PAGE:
Is Bahrain on the brink? Manama facing 'budget deficit, inflation challenges'
An increased budget deficit plus a rising inflation rate are key challenges facing Bahrain, a leading banker has warned.
According to BBK chairman Murad Ali Murad, inflation reached a high of 3.8 per cent during late last year, primarily driven by a rise in housing and utility costs and also affected from an increase in food prices.
"This has to be seen against a backdrop of depleting oil reserves and a recovering socio-political arena," he was quoted as saying in the Gulf Daily News, our sister publication.
Murad said that in a move to prevent the budget deficit widening further and avert the possible risk of a future fiscal crunch, the government is looking to introduce new ways to redirect subsidies to those most in need and create a more long-term sustainable public spending model.
"Despite these challenges, it is important to bear in mind that Bahrain's current fiscal position is stable, the ratio of government debt to gross domestic product is below 40 per cent as a result of a long history of prudent management and fiscal sustainability, which is a recognised government priority," he added.
Murad pointed out that 2013 brought an improved financial outlook for the country's economy.
"Indicators such as control on unemployment, a healthy growth rate of around 4.8 per cent, and robust governmental spending for 2013/2014 all suggest a good degree of recovery for the country," he stated.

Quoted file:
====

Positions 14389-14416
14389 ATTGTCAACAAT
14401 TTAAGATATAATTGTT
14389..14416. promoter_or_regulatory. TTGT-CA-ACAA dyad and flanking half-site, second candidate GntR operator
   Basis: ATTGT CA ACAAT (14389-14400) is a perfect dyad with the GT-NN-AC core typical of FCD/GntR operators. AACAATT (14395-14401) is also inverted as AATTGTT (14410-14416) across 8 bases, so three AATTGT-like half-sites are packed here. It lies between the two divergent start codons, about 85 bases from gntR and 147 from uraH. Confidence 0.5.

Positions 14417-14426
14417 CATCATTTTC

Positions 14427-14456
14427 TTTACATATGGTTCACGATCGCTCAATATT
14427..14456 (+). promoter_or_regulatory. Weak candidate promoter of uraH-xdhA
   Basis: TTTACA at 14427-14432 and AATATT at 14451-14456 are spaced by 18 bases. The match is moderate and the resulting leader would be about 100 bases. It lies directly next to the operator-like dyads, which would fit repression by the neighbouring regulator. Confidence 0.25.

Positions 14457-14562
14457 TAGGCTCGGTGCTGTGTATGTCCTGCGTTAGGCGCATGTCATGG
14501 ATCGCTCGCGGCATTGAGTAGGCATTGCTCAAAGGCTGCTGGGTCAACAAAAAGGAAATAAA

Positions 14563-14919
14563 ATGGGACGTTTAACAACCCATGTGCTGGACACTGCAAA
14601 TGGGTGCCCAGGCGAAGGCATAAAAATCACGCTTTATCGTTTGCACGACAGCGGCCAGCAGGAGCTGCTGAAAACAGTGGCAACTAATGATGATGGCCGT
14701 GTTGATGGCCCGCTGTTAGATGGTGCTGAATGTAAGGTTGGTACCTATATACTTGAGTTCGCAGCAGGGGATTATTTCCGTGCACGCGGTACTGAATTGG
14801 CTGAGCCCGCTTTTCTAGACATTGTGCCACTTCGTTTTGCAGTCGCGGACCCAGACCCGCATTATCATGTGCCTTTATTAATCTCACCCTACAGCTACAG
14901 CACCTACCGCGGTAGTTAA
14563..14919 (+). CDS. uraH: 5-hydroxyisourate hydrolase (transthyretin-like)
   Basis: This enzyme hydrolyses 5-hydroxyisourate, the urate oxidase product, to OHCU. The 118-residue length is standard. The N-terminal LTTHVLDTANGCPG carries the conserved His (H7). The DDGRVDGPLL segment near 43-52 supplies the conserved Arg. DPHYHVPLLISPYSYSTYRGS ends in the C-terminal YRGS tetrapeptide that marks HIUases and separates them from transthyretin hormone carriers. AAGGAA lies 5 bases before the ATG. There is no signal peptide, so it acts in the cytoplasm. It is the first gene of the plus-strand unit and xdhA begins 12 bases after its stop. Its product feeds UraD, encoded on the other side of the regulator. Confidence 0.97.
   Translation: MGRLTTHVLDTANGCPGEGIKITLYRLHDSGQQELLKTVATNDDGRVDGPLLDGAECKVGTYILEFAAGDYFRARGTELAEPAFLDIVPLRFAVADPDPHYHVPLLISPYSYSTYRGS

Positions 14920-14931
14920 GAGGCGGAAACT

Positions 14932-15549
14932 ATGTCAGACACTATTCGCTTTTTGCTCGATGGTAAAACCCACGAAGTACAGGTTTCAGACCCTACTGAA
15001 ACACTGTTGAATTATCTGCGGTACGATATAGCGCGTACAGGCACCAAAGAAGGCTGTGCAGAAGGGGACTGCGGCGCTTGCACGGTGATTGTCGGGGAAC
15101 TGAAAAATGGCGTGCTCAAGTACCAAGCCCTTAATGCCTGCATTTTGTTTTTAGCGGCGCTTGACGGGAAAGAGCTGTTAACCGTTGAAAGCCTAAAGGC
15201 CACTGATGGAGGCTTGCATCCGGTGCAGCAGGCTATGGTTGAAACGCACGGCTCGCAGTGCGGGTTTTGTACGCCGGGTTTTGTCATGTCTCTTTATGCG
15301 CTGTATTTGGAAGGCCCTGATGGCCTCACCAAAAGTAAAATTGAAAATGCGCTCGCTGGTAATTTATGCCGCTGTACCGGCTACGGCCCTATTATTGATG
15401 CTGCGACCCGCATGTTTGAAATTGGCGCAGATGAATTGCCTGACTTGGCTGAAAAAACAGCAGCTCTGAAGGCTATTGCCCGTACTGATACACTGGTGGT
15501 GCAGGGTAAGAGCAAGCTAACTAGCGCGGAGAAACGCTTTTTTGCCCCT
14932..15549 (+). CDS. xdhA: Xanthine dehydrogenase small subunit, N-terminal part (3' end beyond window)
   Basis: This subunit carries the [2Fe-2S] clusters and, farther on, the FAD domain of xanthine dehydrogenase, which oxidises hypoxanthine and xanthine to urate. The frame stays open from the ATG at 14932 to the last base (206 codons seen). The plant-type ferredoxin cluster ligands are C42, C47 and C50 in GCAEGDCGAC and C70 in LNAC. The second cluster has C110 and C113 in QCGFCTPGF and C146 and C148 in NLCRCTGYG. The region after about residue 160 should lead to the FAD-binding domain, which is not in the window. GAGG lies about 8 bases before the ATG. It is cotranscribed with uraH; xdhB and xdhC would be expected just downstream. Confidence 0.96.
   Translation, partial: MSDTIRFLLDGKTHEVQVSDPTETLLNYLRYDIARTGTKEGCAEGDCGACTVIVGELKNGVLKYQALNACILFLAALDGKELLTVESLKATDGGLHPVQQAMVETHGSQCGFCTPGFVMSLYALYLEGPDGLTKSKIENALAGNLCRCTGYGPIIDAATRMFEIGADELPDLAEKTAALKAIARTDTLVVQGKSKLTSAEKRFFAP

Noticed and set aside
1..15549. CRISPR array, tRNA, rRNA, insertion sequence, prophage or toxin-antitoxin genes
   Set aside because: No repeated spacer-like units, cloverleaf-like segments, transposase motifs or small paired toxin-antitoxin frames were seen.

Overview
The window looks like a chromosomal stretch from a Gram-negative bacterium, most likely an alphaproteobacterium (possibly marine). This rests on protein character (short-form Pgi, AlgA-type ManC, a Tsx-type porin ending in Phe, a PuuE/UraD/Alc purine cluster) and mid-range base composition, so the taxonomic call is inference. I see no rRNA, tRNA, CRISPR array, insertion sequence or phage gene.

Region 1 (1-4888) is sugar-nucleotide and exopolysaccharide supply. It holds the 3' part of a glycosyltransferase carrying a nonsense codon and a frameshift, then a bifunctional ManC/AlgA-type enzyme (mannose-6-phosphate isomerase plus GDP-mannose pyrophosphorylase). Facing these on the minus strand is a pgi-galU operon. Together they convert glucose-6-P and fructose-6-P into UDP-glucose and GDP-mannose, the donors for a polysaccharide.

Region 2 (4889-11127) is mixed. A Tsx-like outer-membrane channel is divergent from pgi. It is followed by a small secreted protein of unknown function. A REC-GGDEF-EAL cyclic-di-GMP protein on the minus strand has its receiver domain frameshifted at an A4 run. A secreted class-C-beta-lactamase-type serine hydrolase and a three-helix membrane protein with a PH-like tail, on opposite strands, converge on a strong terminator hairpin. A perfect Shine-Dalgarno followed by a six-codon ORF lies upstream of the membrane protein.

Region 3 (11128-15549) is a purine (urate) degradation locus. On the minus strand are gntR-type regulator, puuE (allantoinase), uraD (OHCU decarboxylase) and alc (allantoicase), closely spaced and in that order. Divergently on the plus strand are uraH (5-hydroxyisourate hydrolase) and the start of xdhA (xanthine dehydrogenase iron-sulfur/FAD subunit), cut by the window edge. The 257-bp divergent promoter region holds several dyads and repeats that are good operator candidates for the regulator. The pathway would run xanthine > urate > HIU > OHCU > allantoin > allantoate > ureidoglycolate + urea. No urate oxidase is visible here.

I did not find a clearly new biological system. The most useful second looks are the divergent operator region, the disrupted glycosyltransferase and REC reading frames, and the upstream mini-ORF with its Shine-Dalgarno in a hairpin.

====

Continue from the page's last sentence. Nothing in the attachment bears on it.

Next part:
"The economy has grown and performed well thanks to the generous support of the government, as well as from the non-oil sector where a number of significant undertakings were started or are about to be launched," he explained.
"These anticipated key infrastructure projects, funded both locally and through the GCC Development Fund, should in turn have positive implications for a number of other sectors and businesses while increasing consumer confidence and optimising future growth trajectory," said Murad.
The BBk chief said despite some improvements to the economic climate, the lender anticipates another challenging year with increased competition, tight margins and pressure on the bottom line.
"Much will depend on government investment and BBK is prepared to do its part in partnering in government-led economic initiatives as they arise," he added.
- Eyes on the Cityscape: Mongolia, out of all places, is set to woo Middle East investors
- The rise of dollar: aka the downfall of oil markets?
- You don't need to be Muslim to practice? Why Goldman Sachs' sukuk sales worked so swell this around
- Erdogan's ready to smear the banks: is Turkey about to face a financial crisis worse than that of 2001?
- An economic slowdown? The pros and cons of Israel's weakening shekel